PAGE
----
A partnership project to tackle antisocial behaviour launched in Birmingham earlier this year is already showing success. The project encourages neighbours to work together to resolve their conflicts early on by bringing them face to face to talk through their issues in a calm environment.
Housing and care provider, Midland Heart joined together with West Midlands Police on the Restorative Justice (RJ) project which brings all affected parties together to tackle disputes, such as noise nuisance and verbal abuse, through joint mediation.
The team have been sharing the projects success as part of International Restorative Justice week at an event in Birmingham with the West Midlands Police and Crime Commissioner, who has jointly funded the project.
West Midlands Police and Crime Commissioner David Jamieson said:
“Restorative justice enables victims to highlight to the offender the impacts of their crime, so that they take responsibility, make amends and apologise.
“It can help prevent incidents from escalating and thus reduces the burden on the police. Face to face meetings of victims and offenders only occur with the permission of the victim when it is deemed safe.
“Restorative justice holds offenders to account for what they have done and the apology helps give victims closure of the incident.”
The Project started as a six month pilot and is now running as a year-long project. It is funded by the Police and Crime Commissioner, Castle Vale Community Housing and Midland Heart and currently accepts referrals for the Perry Barr, Ladywood and Erdington districts.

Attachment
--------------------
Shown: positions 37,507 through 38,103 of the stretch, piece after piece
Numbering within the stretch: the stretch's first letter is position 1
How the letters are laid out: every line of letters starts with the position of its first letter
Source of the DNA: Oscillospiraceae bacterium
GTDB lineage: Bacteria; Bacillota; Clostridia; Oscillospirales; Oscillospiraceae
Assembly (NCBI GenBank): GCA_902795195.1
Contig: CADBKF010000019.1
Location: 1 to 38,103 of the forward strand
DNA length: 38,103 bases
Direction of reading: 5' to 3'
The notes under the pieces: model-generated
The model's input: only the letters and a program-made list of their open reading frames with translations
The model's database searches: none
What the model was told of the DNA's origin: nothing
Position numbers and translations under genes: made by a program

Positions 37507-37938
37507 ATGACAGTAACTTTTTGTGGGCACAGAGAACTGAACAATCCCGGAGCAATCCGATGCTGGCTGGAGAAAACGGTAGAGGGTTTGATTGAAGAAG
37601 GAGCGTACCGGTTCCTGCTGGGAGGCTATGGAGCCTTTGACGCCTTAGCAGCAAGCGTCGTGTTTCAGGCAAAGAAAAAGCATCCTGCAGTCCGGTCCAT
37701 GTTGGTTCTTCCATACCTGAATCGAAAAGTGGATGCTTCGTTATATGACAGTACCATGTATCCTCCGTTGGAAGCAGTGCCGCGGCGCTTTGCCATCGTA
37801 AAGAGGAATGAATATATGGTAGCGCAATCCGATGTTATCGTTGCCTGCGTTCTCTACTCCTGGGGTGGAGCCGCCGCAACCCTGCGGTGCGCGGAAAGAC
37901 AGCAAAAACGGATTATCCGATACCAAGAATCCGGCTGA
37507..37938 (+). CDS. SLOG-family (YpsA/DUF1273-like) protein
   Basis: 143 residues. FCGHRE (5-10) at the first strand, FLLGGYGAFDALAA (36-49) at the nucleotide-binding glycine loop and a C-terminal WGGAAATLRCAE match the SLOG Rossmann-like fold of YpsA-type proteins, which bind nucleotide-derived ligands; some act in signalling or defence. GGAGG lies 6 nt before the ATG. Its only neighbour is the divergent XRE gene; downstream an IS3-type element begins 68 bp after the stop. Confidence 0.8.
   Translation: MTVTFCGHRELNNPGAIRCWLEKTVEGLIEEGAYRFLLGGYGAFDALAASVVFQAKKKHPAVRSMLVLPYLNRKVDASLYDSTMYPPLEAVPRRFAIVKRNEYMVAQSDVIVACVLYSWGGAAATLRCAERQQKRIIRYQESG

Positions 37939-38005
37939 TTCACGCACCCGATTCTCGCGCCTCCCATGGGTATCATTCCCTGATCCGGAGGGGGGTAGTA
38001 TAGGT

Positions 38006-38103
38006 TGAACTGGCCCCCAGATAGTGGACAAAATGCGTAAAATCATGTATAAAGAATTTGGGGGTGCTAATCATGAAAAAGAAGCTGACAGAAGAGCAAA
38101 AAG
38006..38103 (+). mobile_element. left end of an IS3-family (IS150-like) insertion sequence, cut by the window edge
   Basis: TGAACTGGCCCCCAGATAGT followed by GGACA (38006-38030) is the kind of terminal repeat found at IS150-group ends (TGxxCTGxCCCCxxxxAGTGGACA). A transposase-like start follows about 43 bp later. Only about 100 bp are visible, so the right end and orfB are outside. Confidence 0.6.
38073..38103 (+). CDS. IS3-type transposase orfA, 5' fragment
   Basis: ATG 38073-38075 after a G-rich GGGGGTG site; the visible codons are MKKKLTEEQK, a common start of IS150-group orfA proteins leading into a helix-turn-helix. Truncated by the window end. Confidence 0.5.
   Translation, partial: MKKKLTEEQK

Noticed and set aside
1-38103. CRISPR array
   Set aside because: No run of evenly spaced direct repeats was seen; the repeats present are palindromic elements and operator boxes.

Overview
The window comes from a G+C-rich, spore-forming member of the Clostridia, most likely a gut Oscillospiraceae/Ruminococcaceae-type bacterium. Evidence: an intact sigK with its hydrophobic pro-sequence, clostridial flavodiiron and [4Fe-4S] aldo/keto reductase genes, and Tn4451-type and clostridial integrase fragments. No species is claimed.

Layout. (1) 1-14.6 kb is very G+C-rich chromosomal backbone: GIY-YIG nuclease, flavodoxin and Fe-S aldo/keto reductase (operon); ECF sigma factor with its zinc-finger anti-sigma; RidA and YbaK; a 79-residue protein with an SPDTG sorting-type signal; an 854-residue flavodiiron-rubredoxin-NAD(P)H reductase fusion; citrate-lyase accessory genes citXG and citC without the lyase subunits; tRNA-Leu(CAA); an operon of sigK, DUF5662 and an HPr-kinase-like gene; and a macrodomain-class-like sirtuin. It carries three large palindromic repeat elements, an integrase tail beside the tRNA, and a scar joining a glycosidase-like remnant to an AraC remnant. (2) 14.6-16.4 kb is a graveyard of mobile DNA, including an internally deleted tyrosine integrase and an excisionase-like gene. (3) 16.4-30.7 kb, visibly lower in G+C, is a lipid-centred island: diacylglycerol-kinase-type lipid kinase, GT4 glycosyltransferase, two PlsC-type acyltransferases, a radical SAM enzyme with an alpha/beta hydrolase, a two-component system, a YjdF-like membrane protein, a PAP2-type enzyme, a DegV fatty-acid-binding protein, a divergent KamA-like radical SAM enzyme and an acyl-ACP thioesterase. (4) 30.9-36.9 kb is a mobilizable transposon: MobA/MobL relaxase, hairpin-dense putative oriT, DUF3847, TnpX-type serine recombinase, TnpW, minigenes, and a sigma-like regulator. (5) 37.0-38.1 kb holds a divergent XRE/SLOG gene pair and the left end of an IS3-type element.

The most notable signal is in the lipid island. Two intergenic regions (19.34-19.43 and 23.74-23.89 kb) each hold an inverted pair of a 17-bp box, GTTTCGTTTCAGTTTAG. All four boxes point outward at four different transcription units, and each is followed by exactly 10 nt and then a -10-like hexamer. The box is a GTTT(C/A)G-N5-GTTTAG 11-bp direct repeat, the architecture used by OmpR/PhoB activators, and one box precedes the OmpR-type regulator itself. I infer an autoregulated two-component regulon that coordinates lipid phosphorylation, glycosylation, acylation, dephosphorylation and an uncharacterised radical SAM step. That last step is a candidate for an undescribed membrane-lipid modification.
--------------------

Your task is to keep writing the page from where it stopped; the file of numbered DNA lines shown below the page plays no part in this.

“By bringing everyone together in one room we have seen some really positive outcomes. Those involved are often much more understanding of each others situation when they understand the full picture and by addressing things early we have been able to prevent neighbours from becoming embroiled in bigger conflicts, says David Taylor, Director of Customer and Communities at Midland Heart.
David continues: ‘These meetings are often very emotional but this approach fosters better community relations and changes the way neighbours interact with each other. This is a great example of the added value that housing associations can bring.”
Since the projects inception in June 2015 360 cases have been referred to the team and for those that have taken part in mediation 86% of ‘victims’ have been satisfied with the way their case has been handled. Positive outcomes include verbal apologies, a reduction in anti-social behaviour and improved communication between residents.
The team deal with a range of issues including neighbour disputes, noise nuisance and verbal abuse and is effective in resolving new disputes as well as resolving conflicts that have been ongoing for many years.
The project accepts referrals from Midland Heart, West Midlands Police, Birmingham City Council, Castle Vale Community Housing and the Birmingham Social Housing Partnership including Family Housing Association, Optima Housing Association, Trident and Nehemiah.
Restorative Justice Week is being supported by the Ministry of Justice (MoJ), the Restorative Justice Council, WhyMe? and the Chris Donovan Trust.
To find out more about Restorative Justice Week visit www.restorativejustice.org.ukBack to News Archive